March 26th, 2009
12:57 PM ET
As a new feature of CNNhealth.com, our team of expert doctors will answer readers’ questions. Here’s a question for Dr. Gupta.
Asked by Kaley, Tucson, Arizona
My roommate has been getting cold sores around her mouth since she was a little girl. I have never had one until very recently. Is it true that once you get a cold sores, you’ll get them for the rest of your life? What can I do to avoid getting another one? Thanks.”
Hi Kaley. Thanks for writing in. Cold sores – also known as fever blisters – are highly contagious. The virus can live on towels, razors, cooking utensils, cups among other everyday household places. So you can imagine how easy it is to pass to a roommate, as in your situation, or to a family member.
Fever blisters are the result of virus known as herpes simplex virus one (HSV-1). While the thought of the virus infecting your body may seem really serious, its actually relatively harmless and quite common. Eight in 10 Americans are HSV-1 carriers, according to the National Institutes of Health.
There is no currently no cure for cold sores. Once you have the virus, you have it for life. HSV-1 moves around your body and “sleeps” in your nerves cells until something triggers it to “wake up.” The virus will then move to the surface. Some people will go years without having an infection, while other people will experience them frequently.
You can limit your overall risk by identifying what triggers your cold sores. The most common reasons are exposure to the sun, stress, a low immune system or toothache. Even certain foods can be the trigger.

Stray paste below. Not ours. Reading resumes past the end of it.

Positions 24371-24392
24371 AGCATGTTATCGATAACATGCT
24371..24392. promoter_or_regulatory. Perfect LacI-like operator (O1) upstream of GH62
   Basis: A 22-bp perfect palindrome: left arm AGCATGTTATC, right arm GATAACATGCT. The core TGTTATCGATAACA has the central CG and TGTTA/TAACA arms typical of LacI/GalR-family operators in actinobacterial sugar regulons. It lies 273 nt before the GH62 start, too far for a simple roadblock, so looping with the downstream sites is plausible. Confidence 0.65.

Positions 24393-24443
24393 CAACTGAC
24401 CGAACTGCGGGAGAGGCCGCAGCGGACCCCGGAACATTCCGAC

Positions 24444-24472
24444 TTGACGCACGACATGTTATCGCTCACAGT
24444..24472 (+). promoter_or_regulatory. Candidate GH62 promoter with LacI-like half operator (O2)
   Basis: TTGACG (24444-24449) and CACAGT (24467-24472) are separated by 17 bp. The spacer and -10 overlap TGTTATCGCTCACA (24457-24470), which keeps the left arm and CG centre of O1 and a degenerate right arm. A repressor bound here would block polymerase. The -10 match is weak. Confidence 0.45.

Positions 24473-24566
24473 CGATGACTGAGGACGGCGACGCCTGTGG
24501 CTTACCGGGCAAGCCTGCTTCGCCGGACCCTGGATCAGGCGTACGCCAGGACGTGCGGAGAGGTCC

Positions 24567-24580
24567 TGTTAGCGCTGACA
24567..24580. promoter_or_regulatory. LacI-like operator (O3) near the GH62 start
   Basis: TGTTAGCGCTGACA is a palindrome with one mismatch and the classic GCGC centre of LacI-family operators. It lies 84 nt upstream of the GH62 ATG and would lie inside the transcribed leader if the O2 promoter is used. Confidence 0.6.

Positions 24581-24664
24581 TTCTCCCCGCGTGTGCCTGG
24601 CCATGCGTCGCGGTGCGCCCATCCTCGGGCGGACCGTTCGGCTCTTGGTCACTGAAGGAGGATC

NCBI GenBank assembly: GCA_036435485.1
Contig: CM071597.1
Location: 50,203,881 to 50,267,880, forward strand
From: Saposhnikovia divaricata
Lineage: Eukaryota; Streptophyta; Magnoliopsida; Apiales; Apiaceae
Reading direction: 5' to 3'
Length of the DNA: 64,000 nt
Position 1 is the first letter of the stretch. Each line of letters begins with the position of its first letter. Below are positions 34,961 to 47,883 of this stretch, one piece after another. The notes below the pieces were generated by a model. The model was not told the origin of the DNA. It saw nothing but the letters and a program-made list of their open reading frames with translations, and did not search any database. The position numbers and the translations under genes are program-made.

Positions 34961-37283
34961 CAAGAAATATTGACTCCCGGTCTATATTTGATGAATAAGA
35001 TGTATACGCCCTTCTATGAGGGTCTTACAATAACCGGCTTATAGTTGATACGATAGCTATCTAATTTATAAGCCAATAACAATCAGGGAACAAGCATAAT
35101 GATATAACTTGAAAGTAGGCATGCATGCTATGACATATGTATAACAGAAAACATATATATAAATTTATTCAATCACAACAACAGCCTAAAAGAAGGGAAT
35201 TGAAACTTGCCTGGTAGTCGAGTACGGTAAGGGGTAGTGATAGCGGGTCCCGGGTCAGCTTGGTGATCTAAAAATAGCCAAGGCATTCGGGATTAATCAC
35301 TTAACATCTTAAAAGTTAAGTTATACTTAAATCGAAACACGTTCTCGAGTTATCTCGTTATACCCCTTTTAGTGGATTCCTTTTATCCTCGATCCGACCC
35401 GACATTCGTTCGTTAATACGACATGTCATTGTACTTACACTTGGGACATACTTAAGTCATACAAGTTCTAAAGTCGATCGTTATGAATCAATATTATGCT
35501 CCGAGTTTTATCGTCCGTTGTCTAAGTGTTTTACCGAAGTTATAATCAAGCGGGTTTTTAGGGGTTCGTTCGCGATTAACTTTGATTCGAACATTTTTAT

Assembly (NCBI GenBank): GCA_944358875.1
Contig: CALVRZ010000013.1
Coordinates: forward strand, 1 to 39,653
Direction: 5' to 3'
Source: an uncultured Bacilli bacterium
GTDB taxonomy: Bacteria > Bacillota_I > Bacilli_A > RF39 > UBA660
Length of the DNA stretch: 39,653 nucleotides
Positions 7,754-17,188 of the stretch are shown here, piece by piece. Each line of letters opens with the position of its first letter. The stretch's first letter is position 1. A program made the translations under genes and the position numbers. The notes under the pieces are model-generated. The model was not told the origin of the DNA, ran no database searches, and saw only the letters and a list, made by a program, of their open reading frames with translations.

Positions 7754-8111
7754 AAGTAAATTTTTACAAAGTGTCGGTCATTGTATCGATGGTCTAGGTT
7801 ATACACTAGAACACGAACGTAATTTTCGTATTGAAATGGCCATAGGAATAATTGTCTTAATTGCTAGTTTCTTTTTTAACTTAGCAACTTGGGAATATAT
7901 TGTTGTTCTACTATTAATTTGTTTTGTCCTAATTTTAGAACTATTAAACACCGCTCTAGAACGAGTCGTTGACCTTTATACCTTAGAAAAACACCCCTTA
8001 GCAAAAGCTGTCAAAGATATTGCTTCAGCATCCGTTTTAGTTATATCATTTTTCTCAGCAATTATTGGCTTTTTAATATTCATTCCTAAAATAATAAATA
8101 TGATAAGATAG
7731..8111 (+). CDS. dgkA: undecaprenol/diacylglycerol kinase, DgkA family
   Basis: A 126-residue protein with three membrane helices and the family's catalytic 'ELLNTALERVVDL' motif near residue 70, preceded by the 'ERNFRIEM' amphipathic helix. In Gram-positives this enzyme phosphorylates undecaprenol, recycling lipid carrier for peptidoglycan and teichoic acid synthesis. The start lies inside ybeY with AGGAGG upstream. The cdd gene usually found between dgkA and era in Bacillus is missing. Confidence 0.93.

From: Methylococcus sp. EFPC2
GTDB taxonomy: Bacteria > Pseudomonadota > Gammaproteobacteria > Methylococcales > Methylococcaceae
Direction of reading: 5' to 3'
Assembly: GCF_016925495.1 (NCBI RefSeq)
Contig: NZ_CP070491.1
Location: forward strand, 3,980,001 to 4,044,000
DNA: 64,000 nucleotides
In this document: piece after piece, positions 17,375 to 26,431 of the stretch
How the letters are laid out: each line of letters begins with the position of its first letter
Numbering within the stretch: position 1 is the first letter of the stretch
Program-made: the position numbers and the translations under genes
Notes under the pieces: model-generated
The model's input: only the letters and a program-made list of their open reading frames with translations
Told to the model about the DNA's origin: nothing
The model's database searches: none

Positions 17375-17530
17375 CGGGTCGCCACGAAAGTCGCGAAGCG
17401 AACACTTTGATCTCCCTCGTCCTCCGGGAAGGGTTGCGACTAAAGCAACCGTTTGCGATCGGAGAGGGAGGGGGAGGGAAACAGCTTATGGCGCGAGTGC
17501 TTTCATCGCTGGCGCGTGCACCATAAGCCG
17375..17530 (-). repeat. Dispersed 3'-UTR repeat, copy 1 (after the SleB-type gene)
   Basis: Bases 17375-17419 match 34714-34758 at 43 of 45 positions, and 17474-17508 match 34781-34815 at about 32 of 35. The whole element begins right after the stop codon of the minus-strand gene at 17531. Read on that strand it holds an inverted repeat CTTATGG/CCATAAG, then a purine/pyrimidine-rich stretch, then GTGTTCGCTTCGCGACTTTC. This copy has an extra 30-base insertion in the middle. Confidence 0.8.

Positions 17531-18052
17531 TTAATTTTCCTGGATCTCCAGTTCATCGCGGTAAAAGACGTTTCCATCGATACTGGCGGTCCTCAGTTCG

Some believe foods such as olive oil, citrus fruits, sea salt, garlic, asparagus as well as soft drinks and chocolate can trigger a cold sore. If your cold sore already is already formed, some of these foods may aggravate the infection. The best thing to do is eat a balance of these foods. Eating or drinking any of these items from time to time is not problematic, just be mindful of the triggers and eat a balanced diet.
And it’s worth noting that your body will give you warning signals when the cold sore is on the way. The infected area will feel warm, tingling, perhaps even itchy up to two full days before you see the physical signs. If you begin treatment during this early stage, you’ll limit the severity of the outbreak.
When the small red blisters bumps begin to surface on your lip, or corner of your mouth, it’s critical to not touch the area at all. This is most contagious stage and the fluid in those bumps will infect other areas of your body and the people around you.
The best treatment option in the early stages is a prescription antiviral medication. These come in pill or ointment form and will help limit the growth of the virus. There are some ointments to help relieve the pain and itchy senstations available over the counter. People often get relieve from a cool compress on the area for about 20 minutes.
So Kaley, although cold sores are often a nuisance phyiscally, there are several ways to limit the frequency or severity of a potential outbreak. Your doctor can help determin the best treatment option for you.
About this blog
Get a behind-the-scenes look at the latest stories from CNN Chief Medical Correspondent, Dr. Sanjay Gupta, Senior Medical Correspondent Elizabeth Cohen and the CNN Medical Unit producers. They'll share news and views on health and medical trends - info that will help you take better care of yourself and the people you love.